Steph Curry Doesn't Believe He's in a Slump: ‘Just Missing Shots'

OAKLAND -- Stephen Curry wants no part of the word "slump." Doesn't use it, doesn't care to be associated with it and doesn't believe it applies to his, um, diminished shooting accuracy.

"I never really use that word because a slump, to me, connotes that you lose a little bit of confidence and what not," Curry said Tuesday morning after shootaround in advance of the Warriors-76ers game Tuesday night at Oracle Arena.

"Obviously, I'd like to shoot better and make more shots, and I'm sure that'll happen," he added. "But I woke up this morning not thinking about what's happened the last four or five games. It's a new day, a new opportunity."

[RELATED: Ayesha Curry closes happy birthday message to Steph with 'mic drop']

The last seven games have not met the offensive standard set by Curry, who last season led the NBA in scoring and has won the MVP award in each of the past two seasons. Over that stretch, he's shooting just over 40 percent from the field and below 24 percent from deep.

Curry insisted there are no mechanical issues, that his shot has "felt OK" even if the numbers don't reflect that.

Slump? Maybe?

"I'm just missing shots," he said. "There are no two ways around it. Shots that I normally take and make aren't falling. I'm going to keep shooting them until they do."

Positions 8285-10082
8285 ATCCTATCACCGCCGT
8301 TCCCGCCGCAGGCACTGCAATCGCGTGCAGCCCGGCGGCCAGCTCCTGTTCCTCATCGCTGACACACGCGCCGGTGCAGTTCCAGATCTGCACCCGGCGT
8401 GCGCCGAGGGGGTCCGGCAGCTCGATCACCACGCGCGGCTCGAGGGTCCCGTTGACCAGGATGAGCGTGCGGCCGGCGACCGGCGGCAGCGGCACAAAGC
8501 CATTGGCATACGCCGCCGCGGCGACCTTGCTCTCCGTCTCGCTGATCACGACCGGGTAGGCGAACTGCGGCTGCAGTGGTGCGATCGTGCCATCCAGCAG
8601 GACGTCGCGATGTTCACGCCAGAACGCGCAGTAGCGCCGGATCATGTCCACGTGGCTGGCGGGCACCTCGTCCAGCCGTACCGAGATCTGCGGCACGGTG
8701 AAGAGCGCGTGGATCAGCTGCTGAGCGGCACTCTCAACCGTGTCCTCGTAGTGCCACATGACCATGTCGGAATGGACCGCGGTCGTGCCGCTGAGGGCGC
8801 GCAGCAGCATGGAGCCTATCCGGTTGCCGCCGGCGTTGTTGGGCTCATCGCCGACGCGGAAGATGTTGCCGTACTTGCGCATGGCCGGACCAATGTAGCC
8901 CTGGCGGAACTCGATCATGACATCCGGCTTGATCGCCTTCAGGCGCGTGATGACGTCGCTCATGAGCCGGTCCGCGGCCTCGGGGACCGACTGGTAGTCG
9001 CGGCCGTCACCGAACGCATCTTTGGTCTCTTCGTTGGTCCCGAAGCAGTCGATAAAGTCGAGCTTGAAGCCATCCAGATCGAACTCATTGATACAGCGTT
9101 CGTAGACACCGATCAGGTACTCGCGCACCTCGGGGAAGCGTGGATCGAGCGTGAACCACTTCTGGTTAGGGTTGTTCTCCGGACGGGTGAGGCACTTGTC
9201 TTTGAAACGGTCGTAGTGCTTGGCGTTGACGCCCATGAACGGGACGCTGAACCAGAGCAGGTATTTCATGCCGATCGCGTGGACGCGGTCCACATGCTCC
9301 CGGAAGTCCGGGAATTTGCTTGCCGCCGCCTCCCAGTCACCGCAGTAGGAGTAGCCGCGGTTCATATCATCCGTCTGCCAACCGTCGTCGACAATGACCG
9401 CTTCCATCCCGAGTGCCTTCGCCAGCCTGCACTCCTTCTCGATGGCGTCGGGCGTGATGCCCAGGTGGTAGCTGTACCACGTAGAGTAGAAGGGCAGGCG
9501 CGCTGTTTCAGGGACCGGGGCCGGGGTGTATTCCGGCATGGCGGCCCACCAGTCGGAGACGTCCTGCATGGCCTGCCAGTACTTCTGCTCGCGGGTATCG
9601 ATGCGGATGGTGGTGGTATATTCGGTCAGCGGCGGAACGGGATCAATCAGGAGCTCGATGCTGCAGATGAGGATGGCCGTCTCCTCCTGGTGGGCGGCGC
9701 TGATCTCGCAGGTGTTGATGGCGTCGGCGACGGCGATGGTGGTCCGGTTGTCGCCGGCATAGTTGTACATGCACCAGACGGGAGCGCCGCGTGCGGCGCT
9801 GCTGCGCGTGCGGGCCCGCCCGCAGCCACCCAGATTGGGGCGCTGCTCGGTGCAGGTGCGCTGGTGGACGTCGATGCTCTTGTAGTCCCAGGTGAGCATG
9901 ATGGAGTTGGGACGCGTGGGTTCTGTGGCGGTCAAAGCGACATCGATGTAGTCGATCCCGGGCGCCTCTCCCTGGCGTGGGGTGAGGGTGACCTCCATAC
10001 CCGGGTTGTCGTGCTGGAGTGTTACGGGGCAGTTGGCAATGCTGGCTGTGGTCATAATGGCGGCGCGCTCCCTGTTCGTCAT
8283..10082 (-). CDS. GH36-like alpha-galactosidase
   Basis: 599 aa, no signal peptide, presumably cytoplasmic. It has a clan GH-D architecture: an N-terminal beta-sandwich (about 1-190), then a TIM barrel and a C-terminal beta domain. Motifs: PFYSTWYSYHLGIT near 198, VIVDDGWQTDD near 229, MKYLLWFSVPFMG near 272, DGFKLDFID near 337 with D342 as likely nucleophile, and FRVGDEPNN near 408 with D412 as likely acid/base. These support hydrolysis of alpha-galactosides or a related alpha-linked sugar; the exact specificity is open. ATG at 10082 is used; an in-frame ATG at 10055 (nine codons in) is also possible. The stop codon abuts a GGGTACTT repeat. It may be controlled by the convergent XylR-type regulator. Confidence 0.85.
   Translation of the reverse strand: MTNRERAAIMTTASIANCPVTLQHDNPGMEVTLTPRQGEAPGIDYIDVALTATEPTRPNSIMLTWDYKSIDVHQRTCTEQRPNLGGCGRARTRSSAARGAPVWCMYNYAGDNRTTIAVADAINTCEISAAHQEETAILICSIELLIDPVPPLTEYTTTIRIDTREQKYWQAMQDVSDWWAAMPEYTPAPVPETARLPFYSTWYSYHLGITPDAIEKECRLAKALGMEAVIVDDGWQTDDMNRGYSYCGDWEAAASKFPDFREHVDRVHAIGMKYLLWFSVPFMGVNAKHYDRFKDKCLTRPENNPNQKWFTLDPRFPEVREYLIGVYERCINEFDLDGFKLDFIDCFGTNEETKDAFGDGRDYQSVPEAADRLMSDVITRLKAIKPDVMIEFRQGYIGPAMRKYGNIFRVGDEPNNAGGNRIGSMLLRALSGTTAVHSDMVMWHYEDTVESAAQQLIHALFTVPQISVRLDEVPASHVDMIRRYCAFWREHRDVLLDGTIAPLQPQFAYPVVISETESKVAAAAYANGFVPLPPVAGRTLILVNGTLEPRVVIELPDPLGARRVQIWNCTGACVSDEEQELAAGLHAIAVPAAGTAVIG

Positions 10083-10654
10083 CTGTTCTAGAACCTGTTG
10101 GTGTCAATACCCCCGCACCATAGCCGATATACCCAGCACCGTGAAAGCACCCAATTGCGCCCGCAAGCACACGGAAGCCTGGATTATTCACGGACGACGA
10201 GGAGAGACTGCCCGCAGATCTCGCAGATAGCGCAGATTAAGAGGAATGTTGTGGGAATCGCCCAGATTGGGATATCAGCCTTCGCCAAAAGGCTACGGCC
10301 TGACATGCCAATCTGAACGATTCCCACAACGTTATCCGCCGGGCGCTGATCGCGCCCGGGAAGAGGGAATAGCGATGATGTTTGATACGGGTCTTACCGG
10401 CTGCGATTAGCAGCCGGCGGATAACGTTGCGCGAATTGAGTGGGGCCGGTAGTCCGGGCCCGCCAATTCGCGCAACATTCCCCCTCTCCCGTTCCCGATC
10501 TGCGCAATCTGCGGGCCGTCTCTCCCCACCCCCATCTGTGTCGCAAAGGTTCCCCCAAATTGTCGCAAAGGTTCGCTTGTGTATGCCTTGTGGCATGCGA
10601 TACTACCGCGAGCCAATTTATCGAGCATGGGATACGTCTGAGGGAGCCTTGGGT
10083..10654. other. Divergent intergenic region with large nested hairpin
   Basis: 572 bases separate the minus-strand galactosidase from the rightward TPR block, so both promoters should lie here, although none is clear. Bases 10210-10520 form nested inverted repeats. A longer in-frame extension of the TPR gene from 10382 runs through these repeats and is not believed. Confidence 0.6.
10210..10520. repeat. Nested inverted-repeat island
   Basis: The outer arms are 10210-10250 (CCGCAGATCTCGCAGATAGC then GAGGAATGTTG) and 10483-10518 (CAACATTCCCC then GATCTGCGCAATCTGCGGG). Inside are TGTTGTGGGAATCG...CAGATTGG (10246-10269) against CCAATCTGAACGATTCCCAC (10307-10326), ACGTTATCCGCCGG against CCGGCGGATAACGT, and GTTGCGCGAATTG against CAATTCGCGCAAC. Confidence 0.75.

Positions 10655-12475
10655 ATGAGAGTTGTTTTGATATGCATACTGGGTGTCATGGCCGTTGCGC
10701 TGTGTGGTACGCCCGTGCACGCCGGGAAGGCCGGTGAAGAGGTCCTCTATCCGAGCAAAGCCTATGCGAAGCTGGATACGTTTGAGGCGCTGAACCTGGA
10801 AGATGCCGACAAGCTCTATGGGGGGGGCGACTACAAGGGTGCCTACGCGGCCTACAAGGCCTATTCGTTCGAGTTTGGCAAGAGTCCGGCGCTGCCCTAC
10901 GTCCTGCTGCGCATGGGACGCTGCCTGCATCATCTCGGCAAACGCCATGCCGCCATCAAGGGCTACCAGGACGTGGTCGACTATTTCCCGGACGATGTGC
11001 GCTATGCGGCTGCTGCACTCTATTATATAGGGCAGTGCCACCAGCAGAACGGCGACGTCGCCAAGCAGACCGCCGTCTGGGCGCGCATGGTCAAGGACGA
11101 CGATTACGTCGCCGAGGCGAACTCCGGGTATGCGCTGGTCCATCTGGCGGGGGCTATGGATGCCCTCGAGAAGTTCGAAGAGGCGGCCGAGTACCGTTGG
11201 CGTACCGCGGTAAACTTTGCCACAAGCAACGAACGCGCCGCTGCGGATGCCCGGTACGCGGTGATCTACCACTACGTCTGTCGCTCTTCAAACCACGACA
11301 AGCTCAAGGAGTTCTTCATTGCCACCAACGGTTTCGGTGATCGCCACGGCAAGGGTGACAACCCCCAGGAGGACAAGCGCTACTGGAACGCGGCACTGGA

Curry's 39.3-percent shooting beyond the arc represents a career-low and a steep drop from last season, when he shot an absurd 45.4 percent from deep. His previous career-low is 42.4 percent in 2013-14.

He's shooting 46.1-percent overall, which would be the second-lowest percentage of his career (45.1 in 2012-13).

Warriors coach Steve Kerr has consistently said Curry's numbers are fine, but that the bar has been set so high that any perceptible decline can't escape notice. Curry generally agrees.

"The narrative is different, based on how I've been shooting," he said. "So, it's different. I'm cool with that."

Curry said he plans no change to his usual routines for practice, shootaround or pregame. He indicated his voluminous off-court activities and obligations have been curtailed as the regular season winds down.

"There is a high demand on my time, and you try and protect it at all costs," he said. "There are busier weeks than others. But my first job is to play basketball, and that's my focus and my priority. Nothing trumps my preparation when it comes to that. And that would be pretty much from now until the end of the year, where there's nothing really going on."

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